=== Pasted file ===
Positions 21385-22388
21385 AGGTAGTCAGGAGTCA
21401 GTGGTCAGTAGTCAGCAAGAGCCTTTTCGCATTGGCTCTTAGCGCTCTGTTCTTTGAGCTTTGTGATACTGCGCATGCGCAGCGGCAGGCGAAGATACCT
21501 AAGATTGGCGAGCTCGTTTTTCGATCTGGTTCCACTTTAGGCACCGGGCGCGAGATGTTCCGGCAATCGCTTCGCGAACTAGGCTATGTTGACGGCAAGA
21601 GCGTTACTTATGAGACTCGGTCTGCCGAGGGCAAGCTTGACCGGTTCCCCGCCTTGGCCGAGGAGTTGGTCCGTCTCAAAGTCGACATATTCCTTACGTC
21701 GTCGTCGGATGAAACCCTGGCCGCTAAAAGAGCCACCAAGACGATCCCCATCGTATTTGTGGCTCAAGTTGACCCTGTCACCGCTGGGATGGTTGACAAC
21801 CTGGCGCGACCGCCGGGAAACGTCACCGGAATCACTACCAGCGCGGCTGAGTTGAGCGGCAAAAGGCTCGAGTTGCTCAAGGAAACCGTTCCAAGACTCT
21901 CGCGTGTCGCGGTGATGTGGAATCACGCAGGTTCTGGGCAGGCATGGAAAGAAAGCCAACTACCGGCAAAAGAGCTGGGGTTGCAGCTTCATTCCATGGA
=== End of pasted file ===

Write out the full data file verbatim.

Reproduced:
Positions 21385-22388
21385 AGGTAGTCAGGAGTCA
21401 GTGGTCAGTAGTCAGCAAGAGCCTTTTCGCATTGGCTCTTAGCGCTCTGTTCTTTGAGCTTTGTGATACTGCGCATGCGCAGCGGCAGGCGAAGATACCT
21501 AAGATTGGCGAGCTCGTTTTTCGATCTGGTTCCACTTTAGGCACCGGGCGCGAGATGTTCCGGCAATCGCTTCGCGAACTAGGCTATGTTGACGGCAAGA
21601 GCGTTACTTATGAGACTCGGTCTGCCGAGGGCAAGCTTGACCGGTTCCCCGCCTTGGCCGAGGAGTTGGTCCGTCTCAAAGTCGACATATTCCTTACGTC
21701 GTCGTCGGATGAAACCCTGGCCGCTAAAAGAGCCACCAAGACGATCCCCATCGTATTTGTGGCTCAAGTTGACCCTGTCACCGCTGGGATGGTTGACAAC
21801 CTGGCGCGACCGCCGGGAAACGTCACCGGAATCACTACCAGCGCGGCTGAGTTGAGCGGCAAAAGGCTCGAGTTGCTCAAGGAAACCGTTCCAAGACTCT
21901 CGCGTGTCGCGGTGATGTGGAATCACGCAGGTTCTGGGCAGGCATGGAAAGAAAGCCAACTACCGGCAAAAGAGCTGGGGTTGCAGCTTCATTCCATGGA